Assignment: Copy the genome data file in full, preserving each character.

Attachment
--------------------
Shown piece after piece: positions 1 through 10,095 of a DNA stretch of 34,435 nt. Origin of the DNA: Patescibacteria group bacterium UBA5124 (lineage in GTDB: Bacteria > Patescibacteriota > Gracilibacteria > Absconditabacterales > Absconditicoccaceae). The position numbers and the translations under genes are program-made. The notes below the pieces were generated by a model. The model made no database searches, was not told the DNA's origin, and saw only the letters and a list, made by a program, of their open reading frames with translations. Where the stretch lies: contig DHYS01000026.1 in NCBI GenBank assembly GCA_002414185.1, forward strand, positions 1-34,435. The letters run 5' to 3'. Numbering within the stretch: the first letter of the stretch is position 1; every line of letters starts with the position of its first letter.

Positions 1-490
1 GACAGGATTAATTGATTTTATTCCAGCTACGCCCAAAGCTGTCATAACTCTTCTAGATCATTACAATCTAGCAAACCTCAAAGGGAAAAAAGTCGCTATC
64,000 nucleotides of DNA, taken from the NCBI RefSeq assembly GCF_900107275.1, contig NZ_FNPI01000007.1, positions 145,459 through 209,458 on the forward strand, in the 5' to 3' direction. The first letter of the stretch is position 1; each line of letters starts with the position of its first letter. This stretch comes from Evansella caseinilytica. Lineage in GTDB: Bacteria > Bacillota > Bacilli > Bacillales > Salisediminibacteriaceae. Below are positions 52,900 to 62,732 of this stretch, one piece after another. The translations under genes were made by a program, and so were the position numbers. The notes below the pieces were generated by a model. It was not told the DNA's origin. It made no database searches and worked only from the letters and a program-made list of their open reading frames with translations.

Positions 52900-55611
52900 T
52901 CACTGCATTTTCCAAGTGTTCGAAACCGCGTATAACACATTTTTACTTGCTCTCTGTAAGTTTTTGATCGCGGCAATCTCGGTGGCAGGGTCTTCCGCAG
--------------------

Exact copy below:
Shown piece after piece: positions 1 through 10,095 of a DNA stretch of 34,435 nt. Origin of the DNA: Patescibacteria group bacterium UBA5124 (lineage in GTDB: Bacteria > Patescibacteriota > Gracilibacteria > Absconditabacterales > Absconditicoccaceae). The position numbers and the translations under genes are program-made. The notes below the pieces were generated by a model. The model made no database searches, was not told the DNA's origin, and saw only the letters and a list, made by a program, of their open reading frames with translations. Where the stretch lies: contig DHYS01000026.1 in NCBI GenBank assembly GCA_002414185.1, forward strand, positions 1-34,435. The letters run 5' to 3'. Numbering within the stretch: the first letter of the stretch is position 1; every line of letters starts with the position of its first letter.

Positions 1-490
1 GACAGGATTAATTGATTTTATTCCAGCTACGCCCAAAGCTGTCATAACTCTTCTAGATCATTACAATCTAGCAAACCTCAAAGGGAAAAAAGTCGCTATC
64,000 nucleotides of DNA, taken from the NCBI RefSeq assembly GCF_900107275.1, contig NZ_FNPI01000007.1, positions 145,459 through 209,458 on the forward strand, in the 5' to 3' direction. The first letter of the stretch is position 1; each line of letters starts with the position of its first letter. This stretch comes from Evansella caseinilytica. Lineage in GTDB: Bacteria > Bacillota > Bacilli > Bacillales > Salisediminibacteriaceae. Below are positions 52,900 to 62,732 of this stretch, one piece after another. The translations under genes were made by a program, and so were the position numbers. The notes below the pieces were generated by a model. It was not told the DNA's origin. It made no database searches and worked only from the letters and a program-made list of their open reading frames with translations.

Positions 52900-55611
52900 T
52901 CACTGCATTTTCCAAGTGTTCGAAACCGCGTATAACACATTTTTACTTGCTCTCTGTAAGTTTTTGATCGCGGCAATCTCGGTGGCAGGGTCTTCCGCAG